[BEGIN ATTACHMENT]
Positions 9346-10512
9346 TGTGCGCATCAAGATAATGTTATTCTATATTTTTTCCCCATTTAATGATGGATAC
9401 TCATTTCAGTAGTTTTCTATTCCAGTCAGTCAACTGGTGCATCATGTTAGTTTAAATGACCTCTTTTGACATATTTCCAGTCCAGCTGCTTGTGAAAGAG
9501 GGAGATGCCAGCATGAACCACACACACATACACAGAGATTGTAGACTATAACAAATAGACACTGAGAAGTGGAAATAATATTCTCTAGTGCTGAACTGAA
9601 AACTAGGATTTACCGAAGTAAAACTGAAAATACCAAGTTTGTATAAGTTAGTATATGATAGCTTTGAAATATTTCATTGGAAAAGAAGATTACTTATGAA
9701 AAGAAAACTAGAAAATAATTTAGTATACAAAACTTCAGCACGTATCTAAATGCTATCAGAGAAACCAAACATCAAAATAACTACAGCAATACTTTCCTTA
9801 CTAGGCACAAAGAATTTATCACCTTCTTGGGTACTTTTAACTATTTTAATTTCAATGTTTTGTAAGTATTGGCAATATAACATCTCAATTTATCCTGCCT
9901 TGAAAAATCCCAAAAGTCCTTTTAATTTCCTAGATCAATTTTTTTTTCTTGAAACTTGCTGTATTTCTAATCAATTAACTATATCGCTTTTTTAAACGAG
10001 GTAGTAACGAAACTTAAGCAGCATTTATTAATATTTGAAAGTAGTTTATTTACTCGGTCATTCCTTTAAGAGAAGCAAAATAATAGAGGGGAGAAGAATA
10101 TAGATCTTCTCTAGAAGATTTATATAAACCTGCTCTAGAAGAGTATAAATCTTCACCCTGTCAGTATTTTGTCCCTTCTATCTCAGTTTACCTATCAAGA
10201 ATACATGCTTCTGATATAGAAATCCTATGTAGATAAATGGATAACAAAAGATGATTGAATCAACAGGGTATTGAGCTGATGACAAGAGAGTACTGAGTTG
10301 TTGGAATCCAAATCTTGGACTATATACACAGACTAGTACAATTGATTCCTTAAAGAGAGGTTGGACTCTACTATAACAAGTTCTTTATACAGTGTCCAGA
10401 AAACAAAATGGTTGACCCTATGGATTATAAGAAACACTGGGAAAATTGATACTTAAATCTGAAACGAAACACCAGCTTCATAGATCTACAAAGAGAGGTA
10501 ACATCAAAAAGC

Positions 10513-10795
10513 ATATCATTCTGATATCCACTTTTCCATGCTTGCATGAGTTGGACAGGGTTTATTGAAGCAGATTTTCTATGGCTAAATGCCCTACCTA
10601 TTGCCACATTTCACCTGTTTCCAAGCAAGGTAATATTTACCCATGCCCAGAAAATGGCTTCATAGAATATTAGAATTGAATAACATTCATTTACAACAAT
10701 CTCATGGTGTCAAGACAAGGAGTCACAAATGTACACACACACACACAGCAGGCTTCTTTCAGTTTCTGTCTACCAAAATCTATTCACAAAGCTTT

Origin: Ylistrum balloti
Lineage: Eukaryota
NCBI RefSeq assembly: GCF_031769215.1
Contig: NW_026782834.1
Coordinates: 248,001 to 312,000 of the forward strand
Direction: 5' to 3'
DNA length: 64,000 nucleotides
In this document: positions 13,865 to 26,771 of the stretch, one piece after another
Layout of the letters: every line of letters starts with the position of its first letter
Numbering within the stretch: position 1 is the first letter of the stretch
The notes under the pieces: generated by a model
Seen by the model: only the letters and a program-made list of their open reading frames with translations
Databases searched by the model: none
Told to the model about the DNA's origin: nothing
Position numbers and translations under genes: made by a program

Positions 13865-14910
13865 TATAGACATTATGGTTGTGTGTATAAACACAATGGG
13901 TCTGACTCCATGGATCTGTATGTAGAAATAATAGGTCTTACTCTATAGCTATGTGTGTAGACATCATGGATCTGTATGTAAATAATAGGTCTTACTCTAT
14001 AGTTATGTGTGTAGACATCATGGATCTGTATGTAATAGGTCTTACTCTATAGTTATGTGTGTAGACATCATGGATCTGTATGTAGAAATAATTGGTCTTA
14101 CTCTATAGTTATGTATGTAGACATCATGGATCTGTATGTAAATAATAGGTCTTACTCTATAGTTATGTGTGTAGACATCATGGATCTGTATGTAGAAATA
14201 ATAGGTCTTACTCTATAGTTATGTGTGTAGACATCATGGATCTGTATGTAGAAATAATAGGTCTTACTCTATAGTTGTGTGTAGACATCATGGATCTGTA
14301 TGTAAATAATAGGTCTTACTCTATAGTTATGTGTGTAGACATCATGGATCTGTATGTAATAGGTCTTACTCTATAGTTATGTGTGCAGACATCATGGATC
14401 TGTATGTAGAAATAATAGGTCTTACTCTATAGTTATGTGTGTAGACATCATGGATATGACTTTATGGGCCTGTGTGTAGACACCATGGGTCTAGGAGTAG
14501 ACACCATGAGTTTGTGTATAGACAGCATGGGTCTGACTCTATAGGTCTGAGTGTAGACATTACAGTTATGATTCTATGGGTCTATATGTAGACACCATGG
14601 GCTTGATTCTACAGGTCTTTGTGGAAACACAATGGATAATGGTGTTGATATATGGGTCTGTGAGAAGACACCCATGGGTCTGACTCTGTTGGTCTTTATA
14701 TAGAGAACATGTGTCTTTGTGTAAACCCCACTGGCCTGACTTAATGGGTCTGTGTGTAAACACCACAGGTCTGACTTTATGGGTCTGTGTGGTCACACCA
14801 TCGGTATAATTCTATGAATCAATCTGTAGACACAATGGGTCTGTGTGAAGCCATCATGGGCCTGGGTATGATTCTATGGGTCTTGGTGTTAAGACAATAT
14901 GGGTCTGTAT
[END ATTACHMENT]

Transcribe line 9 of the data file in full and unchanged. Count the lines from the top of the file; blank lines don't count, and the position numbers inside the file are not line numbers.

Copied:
10001 GTAGTAACGAAACTTAAGCAGCATTTATTAATATTTGAAAGTAGTTTATTTACTCGGTCATTCCTTTAAGAGAAGCAAAATAATAGAGGGGAGAAGAATA